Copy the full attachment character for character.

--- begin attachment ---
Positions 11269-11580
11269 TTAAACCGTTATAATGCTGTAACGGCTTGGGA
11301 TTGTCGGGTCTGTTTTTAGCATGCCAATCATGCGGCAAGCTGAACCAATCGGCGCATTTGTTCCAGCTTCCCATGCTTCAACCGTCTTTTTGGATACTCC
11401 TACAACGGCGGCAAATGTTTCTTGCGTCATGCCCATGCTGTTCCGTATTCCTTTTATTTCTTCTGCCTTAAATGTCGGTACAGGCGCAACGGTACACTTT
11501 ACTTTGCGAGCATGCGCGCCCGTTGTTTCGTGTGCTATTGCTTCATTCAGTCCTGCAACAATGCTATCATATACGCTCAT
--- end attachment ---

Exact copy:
Positions 11269-11580
11269 TTAAACCGTTATAATGCTGTAACGGCTTGGGA
11301 TTGTCGGGTCTGTTTTTAGCATGCCAATCATGCGGCAAGCTGAACCAATCGGCGCATTTGTTCCAGCTTCCCATGCTTCAACCGTCTTTTTGGATACTCC
11401 TACAACGGCGGCAAATGTTTCTTGCGTCATGCCCATGCTGTTCCGTATTCCTTTTATTTCTTCTGCCTTAAATGTCGGTACAGGCGCAACGGTACACTTT
11501 ACTTTGCGAGCATGCGCGCCCGTTGTTTCGTGTGCTATTGCTTCATTCAGTCCTGCAACAATGCTATCATATACGCTCAT